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Fueled largely by significant increases in the Latino population, the racial, ethnic, and linguistic texture of the United States is changing rapidly. Nowhere is this 'Latinisation' of America more evident than in schools. The dramatic population growth among Latinos in the United States has not been accompanied by gains in academic achievement. Estimates suggest that approximately half of Latino students fail to complete high school, and few enroll in and complete college. The Latinization of U.S. Schools centres on the voices of Latino youth. It examines how the students themselves make meaning of the policies and practices within schools. The student voices expose an inequitable opportunity structure that results in depressed academic performance for many Latino youth. Each chapter concludes with empirically based recommendations for educators seeking to improve their practice with Latino youth, stemming from a multiyear participatory action research project conducted by Irizarry and the student contributors to the text.
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Jason G. Irizarry is an Assistant Professor of Multicultural Education in the Department of Curriculum and Instruction in the Neag School of Education, and he is Faculty Associate in the Institute for Puerto Rican and Latino Studies at the University of Connecticut.Review:
“Articulating what many know from experience but do not find reflected in the studies on Latino education, Jason Irizarry and his high school coauthors provide readers an insightful, inspiring, and powerful view of the capabilities―and often brilliance―of Latino students in America today. Breaking the mold of presenting Latino/a students as a group incapable of academic success and riddled with deficiencies, The Latinization of U.S. Schools confirms that what students need most is the belief in their unique abilities and the support to achieve their goals. Teachers and schools would do well to heed this message.”
--Sonia Nieto, University of Massachusetts; author of Dear Paulo: Letters from Those Who Dare Teach (Paradigm 2008) and Why We Teach (2005).
The Latinization of U.S. Schools illustrates the potency of participatory action research that intimately involves high school students in knowledge creation that surrounds their own lives and experiences. With eloquence, passion, and ringing clarity, Jason Irizarry and the youth from his research collaborative articulate a vision of schooling in which getting educated is synonymous with retaining their cultural, linguistic, and community-based identities. This is a courageous, inspiring, and life-saving book that truly succeeds in raising the heretofore silent voices of Latino students.”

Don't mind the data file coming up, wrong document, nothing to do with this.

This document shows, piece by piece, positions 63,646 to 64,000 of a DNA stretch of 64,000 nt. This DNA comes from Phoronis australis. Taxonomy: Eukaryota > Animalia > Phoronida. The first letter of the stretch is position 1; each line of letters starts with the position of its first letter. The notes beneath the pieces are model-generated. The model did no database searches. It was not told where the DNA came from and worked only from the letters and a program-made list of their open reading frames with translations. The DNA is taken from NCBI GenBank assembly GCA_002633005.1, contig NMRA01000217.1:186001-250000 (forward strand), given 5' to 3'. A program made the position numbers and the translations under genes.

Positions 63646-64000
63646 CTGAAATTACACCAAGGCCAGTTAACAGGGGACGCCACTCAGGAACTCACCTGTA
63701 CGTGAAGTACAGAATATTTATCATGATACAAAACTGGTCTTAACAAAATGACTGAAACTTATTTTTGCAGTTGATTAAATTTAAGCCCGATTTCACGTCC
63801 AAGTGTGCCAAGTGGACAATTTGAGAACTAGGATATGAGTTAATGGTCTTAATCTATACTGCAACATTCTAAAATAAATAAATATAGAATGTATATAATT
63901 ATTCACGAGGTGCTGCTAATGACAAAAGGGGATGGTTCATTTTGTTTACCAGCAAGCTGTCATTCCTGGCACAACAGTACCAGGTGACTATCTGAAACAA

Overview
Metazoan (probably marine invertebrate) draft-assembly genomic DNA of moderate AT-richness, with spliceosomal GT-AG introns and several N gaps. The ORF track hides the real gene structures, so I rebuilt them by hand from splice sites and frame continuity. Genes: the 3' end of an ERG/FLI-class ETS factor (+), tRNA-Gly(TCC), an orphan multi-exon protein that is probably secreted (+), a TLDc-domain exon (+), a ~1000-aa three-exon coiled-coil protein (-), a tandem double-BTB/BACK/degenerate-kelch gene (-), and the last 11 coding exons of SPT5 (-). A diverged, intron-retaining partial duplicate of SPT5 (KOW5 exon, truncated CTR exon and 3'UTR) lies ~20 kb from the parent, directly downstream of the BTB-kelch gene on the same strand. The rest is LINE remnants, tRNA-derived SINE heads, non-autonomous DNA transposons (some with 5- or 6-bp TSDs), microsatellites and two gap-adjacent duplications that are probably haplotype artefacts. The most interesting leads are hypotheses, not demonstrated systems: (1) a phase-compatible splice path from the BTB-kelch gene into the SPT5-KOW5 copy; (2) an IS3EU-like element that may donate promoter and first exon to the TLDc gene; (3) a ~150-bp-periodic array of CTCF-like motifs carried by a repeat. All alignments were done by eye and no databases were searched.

―Angela Valenzuela, University of Texas at Austin; author of Leaving Children Behind: How “Texas-Style” Accountability Fails Latino Youth (2004) and Subtractive Schooling: U.S.-Mexican Youth and the Politics of Caring (1999).
"Through the collective capacity to construct knowledge, Irizarry engenders a space for students to realize what they already know but adults often fail to acknowledge . . . Young Latinos will become the next generation of leaders in this society and we can no longer afford to ignore their intellectual capacities. Irizarry's FUERTE is a model that can save us from losing out on the resources of an entire generation." –- --Julio Cammarota, The University of Arizona
“The research presented here was conducted by urban Latino high school students with their teacher Irizarry (Institute from Puerto Rican and Latino Studies, U. of Connecticut). The book emerged from Project FUERTE, a long-term participatory actionresearch project that engages Latino youth in urban schools in meaningful, co-constructed research while enhancing their academic skills and familiarizing them with the conventions of Youth Participatory Action Research (YPAR). The students wrote and dictated their personal stories and school experience through ‘testimonios,’ a qualitative methodology springing from the field of Latin American studies and scholarship in Latino critical race theory. Although the students originally wrote and spoke in informal language, slang, and hybrid language, the author worked with each student to transform their writing into more traditional academic language. Students also conducted reviews of literature, with Irizarry’s guidance, and these findings are integrated into their testimonies. After an overview of Latino education, chapters look at issues such as deficit perspectives of Latino students, undocumented Latino students, and school discipline and exclusion. In the final section of the book, chapters co-written by the author with college students offer personal reflections on YPAR. Each chapter concludes with three concrete recommendations for teachers and discussion of implications for teaching and teacher education.” --Eithne O’Leyne, October 2011 Reference and Research Book News
"Recommended" -- CHOICE, April 2012
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